12 The BlackScholes pricing formulas: the risk neutral valuation approach. Recall the BS PDE : f t f +rs S f 2 S 2σ2 S 2 = rf. There is no µ here! This formula holds regardless of amount of riskaversion. We might as well assume that investors are risk neutral! Riskneutral investors only care about the expected return of their investments, and they do not care about uncertainty regarding these returns. So all investments in a risk neutral world must have the same expected return r equal to the riskfree interest rate.
13 The principle of riskneutral valuation Let f be the price of a derivative which pays H(S T ) for some function H at a future time T. In our riskneutral world the stock price has expected return r, the riskfree Tyear interest rate. In a riskneutral world the current value of the derivative f(s,0) is the present value of the expected value of the derivative payoff at time T, i.e., f(s,0) = e rt Ẽ(H(S T )) where Ẽ denotes expected values in our riskneutral world.
14 Example: digital options Consider a derivative on a stock which at expiration time T pays 1 if S T a, for some positive number a, and zero otherwise. (These options are known as digital or binary options.) Let the volatility of the stock price be σ and assume all interest rates are constant and equal to r. Apply a risk neutral valuation argument to show that, for any 0 t T, the value of this derivative equals ( ( log(a/s) r σ e r(t t) 2 /2 ) ) (T t) Φ σ T t where Φ is the cumulative distribution function of the standard normal distribution.
15 Solution We are assuming S follows the process ds = µsdt +σsdb for constants µ and σ, and so at time 0 t T, logs T is normally distributed with mean logs +(µ σ2 2 )(T t) and standard deviation σ T t. In a risk neutral world we set µ = r and now logs T is normally distributed with mean logs +(r σ2 2 )(T t) and standard deviation σ T t.
16 The event S T a is equivalent to the event logs T loga and so the( probability in this risk neutral ) world ( of the event S T ) a is loga (logs+(r Φ σ2 loga/s (r = Φ σ2. In our 2 )(T t)) σ T t 2 )(T t)) σ (T t) risk neutral world the value of the derivative is the present value of the expected value of its payoff, i.e., ( ( log(a/s) r σ e r(t t) 2 /2 ) ) (T t) Φ σ T t
17 Back to European call/put options Again, logs T is normally ) distributed with mean logs + (µ σ2 T and variance σ 2 T; in our risk neutral 2 valuation argument we set µ = r. Riskneutral investors also expect the current value of the derivative f(s,0) to be the expected value of the present value of the derivative payoff at time T, i.e., f(s,0) = e rt Ẽ (H(S T )). Consider the case where H(y) = max{y X,0} with X being the strike price of the call option. We have c = e rt Ẽ (max{s T X,0}).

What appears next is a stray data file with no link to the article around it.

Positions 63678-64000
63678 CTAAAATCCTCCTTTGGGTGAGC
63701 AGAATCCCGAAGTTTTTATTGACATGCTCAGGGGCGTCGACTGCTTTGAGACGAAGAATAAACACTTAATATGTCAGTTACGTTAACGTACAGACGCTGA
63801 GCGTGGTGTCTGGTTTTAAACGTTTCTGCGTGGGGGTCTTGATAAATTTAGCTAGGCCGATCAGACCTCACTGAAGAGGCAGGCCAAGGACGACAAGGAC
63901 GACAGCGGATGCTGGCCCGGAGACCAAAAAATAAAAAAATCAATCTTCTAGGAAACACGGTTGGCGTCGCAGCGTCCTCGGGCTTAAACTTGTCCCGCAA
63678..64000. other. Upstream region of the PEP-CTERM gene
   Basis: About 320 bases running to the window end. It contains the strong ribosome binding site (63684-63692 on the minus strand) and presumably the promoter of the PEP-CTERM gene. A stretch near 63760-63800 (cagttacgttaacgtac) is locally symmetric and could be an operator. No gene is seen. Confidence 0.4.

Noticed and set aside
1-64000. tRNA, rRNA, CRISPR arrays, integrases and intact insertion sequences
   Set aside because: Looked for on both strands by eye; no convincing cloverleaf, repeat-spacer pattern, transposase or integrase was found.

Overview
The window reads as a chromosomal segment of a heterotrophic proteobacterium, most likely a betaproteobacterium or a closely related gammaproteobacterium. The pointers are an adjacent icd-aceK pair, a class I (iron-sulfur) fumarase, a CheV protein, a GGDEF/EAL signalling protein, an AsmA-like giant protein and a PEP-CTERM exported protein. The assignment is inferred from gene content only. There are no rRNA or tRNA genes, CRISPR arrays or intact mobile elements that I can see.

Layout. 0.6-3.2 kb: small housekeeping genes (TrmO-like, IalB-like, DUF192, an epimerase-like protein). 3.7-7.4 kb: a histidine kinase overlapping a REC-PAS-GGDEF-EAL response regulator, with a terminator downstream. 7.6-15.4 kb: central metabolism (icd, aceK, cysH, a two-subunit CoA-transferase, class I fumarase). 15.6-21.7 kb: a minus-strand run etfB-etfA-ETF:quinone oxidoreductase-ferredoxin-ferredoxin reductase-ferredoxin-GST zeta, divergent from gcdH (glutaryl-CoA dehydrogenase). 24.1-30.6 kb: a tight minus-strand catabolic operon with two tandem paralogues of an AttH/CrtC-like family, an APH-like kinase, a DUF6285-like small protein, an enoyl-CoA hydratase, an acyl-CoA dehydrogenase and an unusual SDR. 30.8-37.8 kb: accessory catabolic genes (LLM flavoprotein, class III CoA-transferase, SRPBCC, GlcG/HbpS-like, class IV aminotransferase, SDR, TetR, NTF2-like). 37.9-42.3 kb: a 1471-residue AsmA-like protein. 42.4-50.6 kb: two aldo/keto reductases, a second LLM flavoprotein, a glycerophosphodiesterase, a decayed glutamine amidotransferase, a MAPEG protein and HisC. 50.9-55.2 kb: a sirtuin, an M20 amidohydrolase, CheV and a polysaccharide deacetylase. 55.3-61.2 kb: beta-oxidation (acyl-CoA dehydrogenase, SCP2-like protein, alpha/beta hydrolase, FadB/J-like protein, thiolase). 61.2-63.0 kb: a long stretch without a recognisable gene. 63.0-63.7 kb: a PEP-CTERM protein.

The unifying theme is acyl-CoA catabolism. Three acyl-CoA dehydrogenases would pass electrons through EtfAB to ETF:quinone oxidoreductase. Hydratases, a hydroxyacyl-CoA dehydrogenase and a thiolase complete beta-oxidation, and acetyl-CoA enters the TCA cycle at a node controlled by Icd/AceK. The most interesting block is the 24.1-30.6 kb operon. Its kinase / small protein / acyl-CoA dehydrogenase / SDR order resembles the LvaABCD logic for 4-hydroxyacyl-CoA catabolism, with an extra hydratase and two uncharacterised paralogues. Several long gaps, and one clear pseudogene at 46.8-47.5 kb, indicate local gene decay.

18 Let φ be the density function of the lognormal random variable S T in our risk neutral world. Lemma: X c = e rt (y X)φ(y)dy. X (y X)φ(y)dy = Se rt Φ(d 1 ) XΦ(d 2 ) where d 1 = log(s/x)+(r+σ2 /2)T σ, T d 2 = log(s/x)+(r σ2 /2)T σ = d T 1 σ T.
19 Now we obtain c = SΦ(d 1 ) e rt XΦ(d 2 ) and a similar argument shows that the price of a European put option with strike price X is p = Xe rt Φ( d 2 ) SΦ( d 1 )
20 Volatility The parameters European options are the spot price of the stock, the strike price, time to expiration, the interest rate, and the volatility σ of the stock price. The first four parameters are always known; but volatility is not directly observable. One can estimate historical volatility by analysing the time series consisting of prices of the stock at previous times in the past. There are many problems involved with these estimates. One such problem is that even though our model for stock prices assumes constant volatility, in practice some periods of time, e.g., immediately after September 11th, 2001, are more volatile than others. So we might want to give lower weights to more distant measurements.
21 Traders do not normally use historical volatility when applying the BlackScholes pricing formulas. Instead they use implied volatilities which are the value of the volatility parameter which will produce the observed market price of a given option. This sounds like a circular argument, but it is useful for example to produce prices of an option based on a similar one and to produce new prices as the price of the underlying stock changes or as time progresses.
22 The end
where N is the standard normal distribution function,